Teaching Comparative Government and Politics

Monday, May 10, 2010

More on the growing power of the Revolutionary Guard

Here's some specific evidence about the growing power of Iran's Revolutionary Guard Corps.

Iran's Revolutionary Guard Corps expands role in sanctions-hit oil sector
Taking advantage of the very sanctions directed against it, Iran's Revolutionary Guard Corps is assuming a leading role in developing the country's lucrative petroleum sector…

The Guard's engineering companies, replacing European oil firms that have largely abandoned Iran, have been rewarded with huge no-bid contracts…

In the past, the Guard's role in Iran's petrochemical sector was restricted to related infrastructure projects, including building roads and canals. But now Guard-affiliated companies oversee the development of most oil projects, and they have taken the lead in key parts of the gigantic South Pars liquefied natural gas project in the Persian Gulf town of Asalouyeh, with Chinese companies increasingly acting as subcontractors...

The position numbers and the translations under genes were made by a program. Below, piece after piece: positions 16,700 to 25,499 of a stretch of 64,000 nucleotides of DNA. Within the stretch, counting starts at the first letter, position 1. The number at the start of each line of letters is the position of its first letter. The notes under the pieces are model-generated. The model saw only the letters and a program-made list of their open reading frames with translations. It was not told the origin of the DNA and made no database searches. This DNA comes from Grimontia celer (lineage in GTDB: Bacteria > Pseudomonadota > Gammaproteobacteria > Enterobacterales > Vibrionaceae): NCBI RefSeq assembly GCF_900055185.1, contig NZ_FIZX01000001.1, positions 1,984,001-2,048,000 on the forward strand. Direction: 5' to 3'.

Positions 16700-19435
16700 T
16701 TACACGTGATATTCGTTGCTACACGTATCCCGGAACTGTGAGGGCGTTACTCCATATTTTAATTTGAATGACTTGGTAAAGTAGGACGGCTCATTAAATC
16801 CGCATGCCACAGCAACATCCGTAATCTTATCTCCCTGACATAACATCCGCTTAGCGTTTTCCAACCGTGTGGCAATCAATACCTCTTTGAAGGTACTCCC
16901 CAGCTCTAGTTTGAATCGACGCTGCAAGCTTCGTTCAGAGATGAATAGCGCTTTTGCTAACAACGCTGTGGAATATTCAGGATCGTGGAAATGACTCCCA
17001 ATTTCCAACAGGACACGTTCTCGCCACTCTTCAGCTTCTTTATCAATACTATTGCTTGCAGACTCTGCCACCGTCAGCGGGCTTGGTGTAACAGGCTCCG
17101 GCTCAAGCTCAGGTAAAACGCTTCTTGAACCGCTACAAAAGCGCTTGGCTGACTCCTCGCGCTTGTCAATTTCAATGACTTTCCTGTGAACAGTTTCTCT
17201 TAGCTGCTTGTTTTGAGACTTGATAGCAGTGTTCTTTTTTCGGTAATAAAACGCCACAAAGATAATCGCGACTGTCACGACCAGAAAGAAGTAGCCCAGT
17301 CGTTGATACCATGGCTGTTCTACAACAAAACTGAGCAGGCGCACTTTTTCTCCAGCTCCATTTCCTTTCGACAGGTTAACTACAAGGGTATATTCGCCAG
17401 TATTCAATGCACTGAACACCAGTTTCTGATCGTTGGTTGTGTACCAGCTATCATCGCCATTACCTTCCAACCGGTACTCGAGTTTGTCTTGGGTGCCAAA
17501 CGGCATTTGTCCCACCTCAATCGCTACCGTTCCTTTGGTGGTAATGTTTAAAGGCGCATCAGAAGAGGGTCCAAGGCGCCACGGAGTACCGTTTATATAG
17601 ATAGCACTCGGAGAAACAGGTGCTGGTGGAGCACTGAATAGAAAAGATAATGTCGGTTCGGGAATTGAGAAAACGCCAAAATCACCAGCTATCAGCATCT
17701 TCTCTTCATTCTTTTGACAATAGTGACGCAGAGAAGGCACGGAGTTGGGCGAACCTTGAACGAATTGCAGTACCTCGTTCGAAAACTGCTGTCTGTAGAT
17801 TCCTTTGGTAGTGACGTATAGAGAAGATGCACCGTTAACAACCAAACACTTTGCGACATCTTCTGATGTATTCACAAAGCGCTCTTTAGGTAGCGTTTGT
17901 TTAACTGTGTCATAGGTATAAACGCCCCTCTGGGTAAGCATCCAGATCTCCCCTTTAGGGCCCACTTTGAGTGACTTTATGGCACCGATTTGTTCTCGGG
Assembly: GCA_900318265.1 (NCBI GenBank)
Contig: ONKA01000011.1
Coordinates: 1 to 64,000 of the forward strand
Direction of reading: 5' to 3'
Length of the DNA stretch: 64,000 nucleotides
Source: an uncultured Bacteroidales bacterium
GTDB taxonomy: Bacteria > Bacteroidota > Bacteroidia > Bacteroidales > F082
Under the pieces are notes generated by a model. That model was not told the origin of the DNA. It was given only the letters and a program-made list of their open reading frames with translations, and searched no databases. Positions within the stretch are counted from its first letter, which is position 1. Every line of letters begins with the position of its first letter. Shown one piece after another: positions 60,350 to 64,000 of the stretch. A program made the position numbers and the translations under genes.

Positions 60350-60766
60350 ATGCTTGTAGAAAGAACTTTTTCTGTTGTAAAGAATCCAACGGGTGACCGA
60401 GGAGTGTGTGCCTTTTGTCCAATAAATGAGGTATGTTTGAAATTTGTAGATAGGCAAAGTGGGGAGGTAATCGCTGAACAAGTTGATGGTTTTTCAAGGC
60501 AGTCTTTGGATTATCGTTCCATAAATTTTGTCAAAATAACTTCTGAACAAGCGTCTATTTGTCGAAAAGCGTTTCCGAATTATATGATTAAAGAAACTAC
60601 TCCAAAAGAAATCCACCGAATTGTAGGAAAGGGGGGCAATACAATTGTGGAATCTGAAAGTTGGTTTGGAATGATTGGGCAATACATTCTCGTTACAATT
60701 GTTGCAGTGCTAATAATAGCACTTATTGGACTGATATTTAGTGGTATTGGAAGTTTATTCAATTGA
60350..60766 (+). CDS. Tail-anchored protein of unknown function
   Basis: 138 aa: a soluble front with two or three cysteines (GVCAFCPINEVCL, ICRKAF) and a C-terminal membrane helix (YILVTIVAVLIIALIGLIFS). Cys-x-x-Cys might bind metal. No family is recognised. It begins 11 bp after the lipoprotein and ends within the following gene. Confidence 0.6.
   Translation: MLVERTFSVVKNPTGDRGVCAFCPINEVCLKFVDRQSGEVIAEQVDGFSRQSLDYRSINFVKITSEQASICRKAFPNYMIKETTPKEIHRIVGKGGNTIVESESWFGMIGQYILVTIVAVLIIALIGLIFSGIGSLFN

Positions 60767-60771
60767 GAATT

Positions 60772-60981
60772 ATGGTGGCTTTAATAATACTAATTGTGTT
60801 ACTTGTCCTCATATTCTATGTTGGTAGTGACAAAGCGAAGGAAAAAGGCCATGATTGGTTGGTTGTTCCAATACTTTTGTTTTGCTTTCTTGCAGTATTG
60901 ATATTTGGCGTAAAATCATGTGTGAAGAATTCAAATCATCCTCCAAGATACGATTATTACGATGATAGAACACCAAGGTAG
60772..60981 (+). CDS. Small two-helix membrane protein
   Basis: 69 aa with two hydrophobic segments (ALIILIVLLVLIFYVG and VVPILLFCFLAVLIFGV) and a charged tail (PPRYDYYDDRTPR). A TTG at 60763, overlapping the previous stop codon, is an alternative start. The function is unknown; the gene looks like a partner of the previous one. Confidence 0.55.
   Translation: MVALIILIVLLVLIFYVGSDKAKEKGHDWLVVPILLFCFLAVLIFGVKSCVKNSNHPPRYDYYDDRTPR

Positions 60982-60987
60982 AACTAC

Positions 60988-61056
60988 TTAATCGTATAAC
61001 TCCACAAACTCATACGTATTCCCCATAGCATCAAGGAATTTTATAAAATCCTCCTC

Under President Mahmoud Ahmadinejad, the Guard has vastly increased its business activities.

Working through its construction-sector arm, the Guard operates Tehran's international airport, builds the nation's highways and constructs communications systems. It also manages Iran's weapons-manufacturing business, including its controversial missile program…

The Guard's construction arm acts as a commercial company, but it is unclear how its revenue is handled. Commanders say the Guard's income is transferred to the national treasury, but no public records detail the amounts…

The Guard, whose Khatam ol-Anbia arm is the biggest construction contractor in the country, publicly boasts of its growing experience in huge oil projects.
"Today, the Revolutionary Guards are proud to have such knowledge and capability that we can easily replace big foreign companies like Total and Shell in taking over big projects at Asalouyeh," senior commander Yadollah Javani told the semiofficial Iranian Labor News Agency last weekend. Western analysts say that on major projects, however, the Guard typically subcontracts the most complex work to foreign companies, most of them now from China.
See also: The Rise of the Revolutionary Guard

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